China To Impose New Patent Law Amendment in 2021

Chinese legislators and authorities have amended the Patent Law of the People’s Republic of China in 1992, 2000, and 2008 after it was originally conceived in 1985. Now, a new amendment seeks to modernize the code of laws and is set to take effect on June 1, 2021. One country’s patent law tends to reverberate to other countries and the citizens of each, so it’s important to be aware of what these changes might portend if you have patents or intellectual property of your own.

First and foremost, statutory damages for related infractions to patent law will be increased. In addition, a person can now sue for punitive damages as well — which means that a judge can slam a person with additional (and steep) fines if this individual knowingly caused financial harm to the other party or did so through gross negligence. 

Organizations found guilty of violating Chinese patent laws have more to worry about because the China National Intellectual Property Administration can become involved with lawsuits or disputes impact national interests. Chinese intellectual properties are now protected for longer under the law. There are a few other details that won’t likely impact American individuals or companies, but a lawyer can help you sort them out if you feel you might be targeted by Chinese authorities for violating their laws, new or old.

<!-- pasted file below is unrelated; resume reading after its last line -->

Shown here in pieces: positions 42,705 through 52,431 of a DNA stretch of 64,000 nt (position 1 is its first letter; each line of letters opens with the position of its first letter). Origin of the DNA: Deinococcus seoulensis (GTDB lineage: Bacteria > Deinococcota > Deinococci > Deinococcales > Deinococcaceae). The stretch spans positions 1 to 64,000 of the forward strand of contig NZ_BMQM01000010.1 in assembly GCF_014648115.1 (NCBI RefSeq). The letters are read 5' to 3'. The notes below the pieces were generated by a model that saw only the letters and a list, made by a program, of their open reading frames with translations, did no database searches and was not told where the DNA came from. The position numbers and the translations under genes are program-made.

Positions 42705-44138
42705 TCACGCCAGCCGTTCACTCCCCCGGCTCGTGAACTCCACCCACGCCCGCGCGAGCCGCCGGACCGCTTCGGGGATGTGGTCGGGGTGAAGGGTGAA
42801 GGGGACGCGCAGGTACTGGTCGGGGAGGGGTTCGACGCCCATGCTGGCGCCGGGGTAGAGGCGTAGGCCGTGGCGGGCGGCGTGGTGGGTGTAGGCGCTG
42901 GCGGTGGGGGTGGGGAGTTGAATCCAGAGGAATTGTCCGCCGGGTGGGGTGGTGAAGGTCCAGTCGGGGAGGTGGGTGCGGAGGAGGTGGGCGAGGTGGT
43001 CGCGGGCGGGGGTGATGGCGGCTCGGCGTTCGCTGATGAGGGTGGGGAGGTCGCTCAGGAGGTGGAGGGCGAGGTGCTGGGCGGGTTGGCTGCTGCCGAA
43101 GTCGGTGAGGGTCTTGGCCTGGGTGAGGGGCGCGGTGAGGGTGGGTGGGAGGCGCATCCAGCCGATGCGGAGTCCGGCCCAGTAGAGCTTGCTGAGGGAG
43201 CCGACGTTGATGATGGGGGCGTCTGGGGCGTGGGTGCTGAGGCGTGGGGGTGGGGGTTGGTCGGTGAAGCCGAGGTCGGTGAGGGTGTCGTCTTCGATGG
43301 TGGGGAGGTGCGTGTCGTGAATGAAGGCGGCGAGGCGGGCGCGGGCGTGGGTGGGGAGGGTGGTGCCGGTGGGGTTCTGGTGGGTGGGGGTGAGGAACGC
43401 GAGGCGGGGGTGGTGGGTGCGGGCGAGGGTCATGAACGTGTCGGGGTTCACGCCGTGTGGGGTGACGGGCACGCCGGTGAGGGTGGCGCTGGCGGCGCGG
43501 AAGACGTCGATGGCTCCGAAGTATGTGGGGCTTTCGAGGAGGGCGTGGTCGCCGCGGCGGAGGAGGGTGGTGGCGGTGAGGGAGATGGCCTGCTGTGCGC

Please take note: statutory damages and punitive damages are still made at the discretion of the courts, but statutory damages have been raised to about $750 U.S. per infraction. That can add up fast if multiple infractions are alleged by the accuser. Also, punitive damages can result in five times the amount of direct damages.

Perhaps the most important thing to keep in mind is this: the burden of proof has been lowered by the strengthening of these Chinese laws, which means an accuser won’t have to try as hard to take someone to court — or win once they get there.

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